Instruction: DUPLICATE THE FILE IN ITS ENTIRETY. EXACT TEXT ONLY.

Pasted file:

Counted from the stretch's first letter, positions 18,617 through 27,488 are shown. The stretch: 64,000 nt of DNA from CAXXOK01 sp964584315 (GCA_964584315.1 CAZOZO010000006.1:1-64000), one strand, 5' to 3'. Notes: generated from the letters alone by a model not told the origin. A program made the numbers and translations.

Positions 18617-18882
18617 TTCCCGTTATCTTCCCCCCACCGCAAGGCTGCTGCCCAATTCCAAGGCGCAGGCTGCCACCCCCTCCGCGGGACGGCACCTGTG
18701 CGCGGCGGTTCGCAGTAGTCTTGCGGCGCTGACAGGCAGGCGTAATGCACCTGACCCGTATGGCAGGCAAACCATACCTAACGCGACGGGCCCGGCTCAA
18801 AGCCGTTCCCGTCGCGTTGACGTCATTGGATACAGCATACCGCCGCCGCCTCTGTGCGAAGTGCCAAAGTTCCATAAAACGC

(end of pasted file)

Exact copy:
Counted from the stretch's first letter, positions 18,617 through 27,488 are shown. The stretch: 64,000 nt of DNA from CAXXOK01 sp964584315 (GCA_964584315.1 CAZOZO010000006.1:1-64000), one strand, 5' to 3'. Notes: generated from the letters alone by a model not told the origin. A program made the numbers and translations.

Positions 18617-18882
18617 TTCCCGTTATCTTCCCCCCACCGCAAGGCTGCTGCCCAATTCCAAGGCGCAGGCTGCCACCCCCTCCGCGGGACGGCACCTGTG
18701 CGCGGCGGTTCGCAGTAGTCTTGCGGCGCTGACAGGCAGGCGTAATGCACCTGACCCGTATGGCAGGCAAACCATACCTAACGCGACGGGCCCGGCTCAA
18801 AGCCGTTCCCGTCGCGTTGACGTCATTGGATACAGCATACCGCCGCCGCCTCTGTGCGAAGTGCCAAAGTTCCATAAAACGC